A cam actuated stent crimper, shown in
All US patents and applications and all other published documents mentioned anywhere in this application are incorporated herein by reference in their entirety.
It would be desirable to produce a device capable of crimping a stent uniformly while minimizing the distortion of and scoring and marking of the stent due to the crimping. The present invention is directed to that end.
The present invention is particularly concerned with the crimping and otherwise reducing in size of inflation expandable stents, self-expanding stents and other expandable medical devices. For the purpose of this disclosure, it is understood that the term ‘stent’ includes stents, stent-grafts, grafts and vena cava filters. It is also understood that the term ‘crimping’ refers to a reduction in size or profile of a stent.
In the description that follows it is understood that the invention contemplates crimping a medical device either directly to a catheter tube or to a catheter balloon which is disposed about a catheter tube. When reference is made to crimping a medical device to a catheter, a balloon may be situated between the medical device and the catheter tube or the medical device may be crimped to a region of a catheter tube directly. The invention also contemplates crimping a stent in the absence of a catheter to reduce the stent in size.
The present invention is directed, in one embodiment, to an apparatus for reducing a medical device in size. Desirably, the medical device is a stent, a stent-graft, a graft or a vena cava filter, whether self-expandable, balloon expandable or otherwise expandable, although the inventive apparatus may also be employed with any other suitable, generally tubular medical device which must be reduced in size.
The inventive apparatus comprises at least three coupled movable blades disposed about a reference circle to form an aperture whose size may be varied. Each blade is in communication with an actuation device which is capable of moving the blade to alter the size of the aperture. Each blade includes a single radial point on the surface of the blade which a) lies on the circumference of the reference circle prior to movement of the blade, and b) may be moved only along a radius of the reference circle on movement of the blade.
The apparatus further includes an actuation device which comprises a cam and a plurality of linear slide devices. Each linear slide device is in communication with a blade. Each of the linear slide devices is also in mechanical communication with the cam. Rotation of the cam results in linear translation of the slide device and blade, such that the slide device moves along an axis parallel to the radius on which the radial point of the blade lies or along the radius itself.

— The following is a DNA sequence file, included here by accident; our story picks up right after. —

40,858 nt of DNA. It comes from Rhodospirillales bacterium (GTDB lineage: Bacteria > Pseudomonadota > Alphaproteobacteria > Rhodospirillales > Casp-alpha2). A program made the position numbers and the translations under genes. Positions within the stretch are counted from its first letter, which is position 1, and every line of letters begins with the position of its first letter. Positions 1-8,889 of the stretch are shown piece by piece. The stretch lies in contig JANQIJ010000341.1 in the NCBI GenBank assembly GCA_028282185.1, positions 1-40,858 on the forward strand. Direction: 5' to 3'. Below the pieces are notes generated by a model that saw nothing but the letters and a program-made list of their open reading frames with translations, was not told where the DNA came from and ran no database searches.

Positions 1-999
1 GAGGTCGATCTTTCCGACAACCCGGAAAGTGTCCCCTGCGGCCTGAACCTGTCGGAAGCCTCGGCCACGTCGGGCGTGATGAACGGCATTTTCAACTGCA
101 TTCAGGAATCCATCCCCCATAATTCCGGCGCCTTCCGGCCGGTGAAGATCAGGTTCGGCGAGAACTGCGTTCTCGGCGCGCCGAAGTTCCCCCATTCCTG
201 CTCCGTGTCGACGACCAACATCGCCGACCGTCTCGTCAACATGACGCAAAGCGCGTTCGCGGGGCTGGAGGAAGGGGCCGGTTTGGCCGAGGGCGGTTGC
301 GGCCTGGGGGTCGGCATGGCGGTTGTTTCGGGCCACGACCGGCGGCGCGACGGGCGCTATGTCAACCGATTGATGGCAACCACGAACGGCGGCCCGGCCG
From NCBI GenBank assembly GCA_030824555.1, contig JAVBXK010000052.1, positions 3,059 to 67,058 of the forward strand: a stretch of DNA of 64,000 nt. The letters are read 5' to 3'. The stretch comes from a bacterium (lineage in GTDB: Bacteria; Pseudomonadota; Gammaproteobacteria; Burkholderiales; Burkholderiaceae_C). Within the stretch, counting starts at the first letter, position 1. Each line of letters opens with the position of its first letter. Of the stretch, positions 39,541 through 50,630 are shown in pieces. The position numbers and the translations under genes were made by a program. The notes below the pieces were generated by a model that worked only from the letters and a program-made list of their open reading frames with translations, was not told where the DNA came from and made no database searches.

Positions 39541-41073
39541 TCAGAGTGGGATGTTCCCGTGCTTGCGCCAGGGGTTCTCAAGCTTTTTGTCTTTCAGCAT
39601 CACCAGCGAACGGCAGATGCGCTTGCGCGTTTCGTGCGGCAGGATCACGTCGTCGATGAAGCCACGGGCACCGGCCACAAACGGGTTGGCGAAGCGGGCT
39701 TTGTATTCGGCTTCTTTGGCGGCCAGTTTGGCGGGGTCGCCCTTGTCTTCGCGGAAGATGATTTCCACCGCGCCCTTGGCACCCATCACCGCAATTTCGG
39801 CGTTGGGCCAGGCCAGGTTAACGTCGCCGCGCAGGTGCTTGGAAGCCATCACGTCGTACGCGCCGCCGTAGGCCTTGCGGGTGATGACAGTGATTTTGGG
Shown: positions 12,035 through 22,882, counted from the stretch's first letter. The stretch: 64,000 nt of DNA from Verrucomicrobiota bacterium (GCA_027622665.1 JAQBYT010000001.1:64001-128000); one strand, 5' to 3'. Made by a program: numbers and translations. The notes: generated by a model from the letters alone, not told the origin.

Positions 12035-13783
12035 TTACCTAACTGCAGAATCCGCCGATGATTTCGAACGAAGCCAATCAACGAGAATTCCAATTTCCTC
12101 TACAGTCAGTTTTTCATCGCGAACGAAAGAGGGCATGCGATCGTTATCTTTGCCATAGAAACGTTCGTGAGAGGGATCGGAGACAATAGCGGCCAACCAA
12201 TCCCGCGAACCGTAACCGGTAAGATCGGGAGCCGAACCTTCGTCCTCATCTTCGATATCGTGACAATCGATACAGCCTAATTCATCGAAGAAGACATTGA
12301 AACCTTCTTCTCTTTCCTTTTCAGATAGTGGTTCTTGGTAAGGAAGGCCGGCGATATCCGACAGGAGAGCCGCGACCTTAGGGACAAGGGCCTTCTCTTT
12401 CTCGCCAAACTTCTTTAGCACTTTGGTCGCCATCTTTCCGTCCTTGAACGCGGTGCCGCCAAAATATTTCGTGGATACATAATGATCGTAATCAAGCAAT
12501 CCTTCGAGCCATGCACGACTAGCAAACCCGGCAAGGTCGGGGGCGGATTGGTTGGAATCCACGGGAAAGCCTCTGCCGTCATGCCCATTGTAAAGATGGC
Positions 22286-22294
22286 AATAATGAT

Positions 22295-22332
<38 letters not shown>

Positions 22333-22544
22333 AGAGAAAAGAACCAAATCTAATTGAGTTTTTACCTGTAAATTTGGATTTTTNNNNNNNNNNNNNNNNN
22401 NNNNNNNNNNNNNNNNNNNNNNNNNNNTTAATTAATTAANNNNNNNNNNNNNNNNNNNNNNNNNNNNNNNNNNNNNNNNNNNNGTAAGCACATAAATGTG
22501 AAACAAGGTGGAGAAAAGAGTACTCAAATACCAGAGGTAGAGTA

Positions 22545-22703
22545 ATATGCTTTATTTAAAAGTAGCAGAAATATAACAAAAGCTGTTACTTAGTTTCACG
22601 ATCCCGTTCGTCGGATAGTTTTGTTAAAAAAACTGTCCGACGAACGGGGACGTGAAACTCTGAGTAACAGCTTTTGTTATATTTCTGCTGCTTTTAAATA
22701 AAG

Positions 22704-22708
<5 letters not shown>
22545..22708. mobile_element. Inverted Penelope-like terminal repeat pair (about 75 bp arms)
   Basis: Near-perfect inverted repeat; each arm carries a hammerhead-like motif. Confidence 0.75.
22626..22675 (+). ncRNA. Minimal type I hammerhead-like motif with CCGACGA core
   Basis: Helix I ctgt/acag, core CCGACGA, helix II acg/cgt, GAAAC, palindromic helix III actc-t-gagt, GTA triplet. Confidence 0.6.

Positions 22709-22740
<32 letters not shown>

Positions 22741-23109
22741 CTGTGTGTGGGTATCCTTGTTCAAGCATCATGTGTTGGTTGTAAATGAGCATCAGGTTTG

The invention is also directed to an apparatus similar to that described above, with blades disposed about a reference tube to form a tubular aperture whose size may be varied. Each blade is in communication with an actuation device which is capable of moving the blade to alter the size of the tubular aperture. Each blade includes a single line which a) lies on the surface of the reference tube prior to movement of the blade, and b) may be moved only along a radial plane of the reference tube on movement of the blade.
The inventive apparatus finds particular utility in crimping a medical device such as those mentioned above to a catheter or to a balloon disposed about a catheter.
The inventive apparatus also finds utility in reducing the diameter of a medical device such as those mentioned above prior to crimping.
The invention is also directed to a method of manipulating a medical device which comprises the steps of providing the medical device and providing at least three blades capable of applying a radial inward force. The blades are disposed about a reference circle to form a shrinkable aperture. A medical device such as a stent is placed into the shrinkable aperture and the blades simultaneously moved inward to apply a radial inward force to the medical device. The blades are constructed and arranged such that each blade has a single point which a) lies on the circumference of the reference circle prior to movement of the blade, and b) is moved along a radius of the reference circle on movement of the blade.